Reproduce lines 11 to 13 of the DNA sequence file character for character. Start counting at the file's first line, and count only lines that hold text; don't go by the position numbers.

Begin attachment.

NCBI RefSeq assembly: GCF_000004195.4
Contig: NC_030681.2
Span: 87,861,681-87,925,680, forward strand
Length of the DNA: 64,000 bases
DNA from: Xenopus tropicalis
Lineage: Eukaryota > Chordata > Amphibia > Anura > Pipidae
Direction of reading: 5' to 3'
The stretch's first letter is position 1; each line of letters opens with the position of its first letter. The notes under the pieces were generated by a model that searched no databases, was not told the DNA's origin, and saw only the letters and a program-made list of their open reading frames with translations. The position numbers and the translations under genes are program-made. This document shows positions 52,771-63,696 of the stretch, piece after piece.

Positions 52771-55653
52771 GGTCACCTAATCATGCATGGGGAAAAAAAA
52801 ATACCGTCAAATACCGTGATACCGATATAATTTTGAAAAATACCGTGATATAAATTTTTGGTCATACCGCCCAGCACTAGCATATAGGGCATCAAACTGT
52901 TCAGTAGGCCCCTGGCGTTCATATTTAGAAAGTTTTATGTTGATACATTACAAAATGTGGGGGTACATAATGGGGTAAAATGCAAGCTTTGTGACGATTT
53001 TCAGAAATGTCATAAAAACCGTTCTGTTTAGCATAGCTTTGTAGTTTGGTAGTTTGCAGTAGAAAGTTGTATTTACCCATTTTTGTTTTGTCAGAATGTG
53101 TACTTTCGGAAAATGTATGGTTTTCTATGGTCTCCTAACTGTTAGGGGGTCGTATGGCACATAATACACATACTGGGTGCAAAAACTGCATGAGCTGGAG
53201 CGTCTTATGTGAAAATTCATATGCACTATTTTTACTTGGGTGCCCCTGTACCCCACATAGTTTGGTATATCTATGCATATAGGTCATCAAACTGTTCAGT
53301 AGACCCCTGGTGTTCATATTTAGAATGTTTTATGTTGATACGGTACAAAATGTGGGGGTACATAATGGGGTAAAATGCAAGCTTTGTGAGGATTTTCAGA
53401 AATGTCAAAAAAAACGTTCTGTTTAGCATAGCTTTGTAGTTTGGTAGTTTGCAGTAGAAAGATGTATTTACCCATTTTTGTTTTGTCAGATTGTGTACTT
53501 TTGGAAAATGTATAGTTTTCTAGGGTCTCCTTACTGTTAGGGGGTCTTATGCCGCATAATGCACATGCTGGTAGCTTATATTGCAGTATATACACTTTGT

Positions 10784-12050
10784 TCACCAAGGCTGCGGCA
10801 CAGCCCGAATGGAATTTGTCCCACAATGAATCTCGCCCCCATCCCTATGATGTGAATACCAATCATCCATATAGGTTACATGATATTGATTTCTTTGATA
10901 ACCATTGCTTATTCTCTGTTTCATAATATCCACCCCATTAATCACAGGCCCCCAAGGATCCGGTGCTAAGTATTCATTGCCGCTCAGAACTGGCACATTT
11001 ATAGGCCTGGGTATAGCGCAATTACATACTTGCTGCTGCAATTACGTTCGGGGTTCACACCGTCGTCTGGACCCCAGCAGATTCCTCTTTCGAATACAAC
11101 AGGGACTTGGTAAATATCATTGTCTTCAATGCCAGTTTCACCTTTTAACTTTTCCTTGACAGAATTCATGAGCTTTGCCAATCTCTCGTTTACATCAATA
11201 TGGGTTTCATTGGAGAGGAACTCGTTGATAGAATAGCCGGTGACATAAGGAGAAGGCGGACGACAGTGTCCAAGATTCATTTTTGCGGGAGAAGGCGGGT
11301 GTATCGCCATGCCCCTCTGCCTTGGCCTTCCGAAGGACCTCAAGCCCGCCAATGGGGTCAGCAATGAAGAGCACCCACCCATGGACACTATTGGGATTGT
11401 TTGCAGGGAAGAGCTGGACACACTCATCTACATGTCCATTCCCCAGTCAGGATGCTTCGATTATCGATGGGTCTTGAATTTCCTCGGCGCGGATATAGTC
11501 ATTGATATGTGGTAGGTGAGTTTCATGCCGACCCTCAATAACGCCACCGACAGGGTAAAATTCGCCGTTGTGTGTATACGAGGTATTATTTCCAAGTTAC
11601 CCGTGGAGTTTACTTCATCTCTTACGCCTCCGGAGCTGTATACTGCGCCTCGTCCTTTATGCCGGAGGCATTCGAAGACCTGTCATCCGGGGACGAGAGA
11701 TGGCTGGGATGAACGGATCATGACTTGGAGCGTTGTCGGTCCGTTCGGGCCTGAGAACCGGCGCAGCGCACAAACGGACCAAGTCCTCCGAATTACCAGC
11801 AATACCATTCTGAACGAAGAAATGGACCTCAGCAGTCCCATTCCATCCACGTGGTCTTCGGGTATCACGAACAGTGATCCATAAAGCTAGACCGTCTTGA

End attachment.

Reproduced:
52801 ATACCGTCAAATACCGTGATACCGATATAATTTTGAAAAATACCGTGATATAAATTTTTGGTCATACCGCCCAGCACTAGCATATAGGGCATCAAACTGT
52901 TCAGTAGGCCCCTGGCGTTCATATTTAGAAAGTTTTATGTTGATACATTACAAAATGTGGGGGTACATAATGGGGTAAAATGCAAGCTTTGTGACGATTT
53001 TCAGAAATGTCATAAAAACCGTTCTGTTTAGCATAGCTTTGTAGTTTGGTAGTTTGCAGTAGAAAGTTGTATTTACCCATTTTTGTTTTGTCAGAATGTG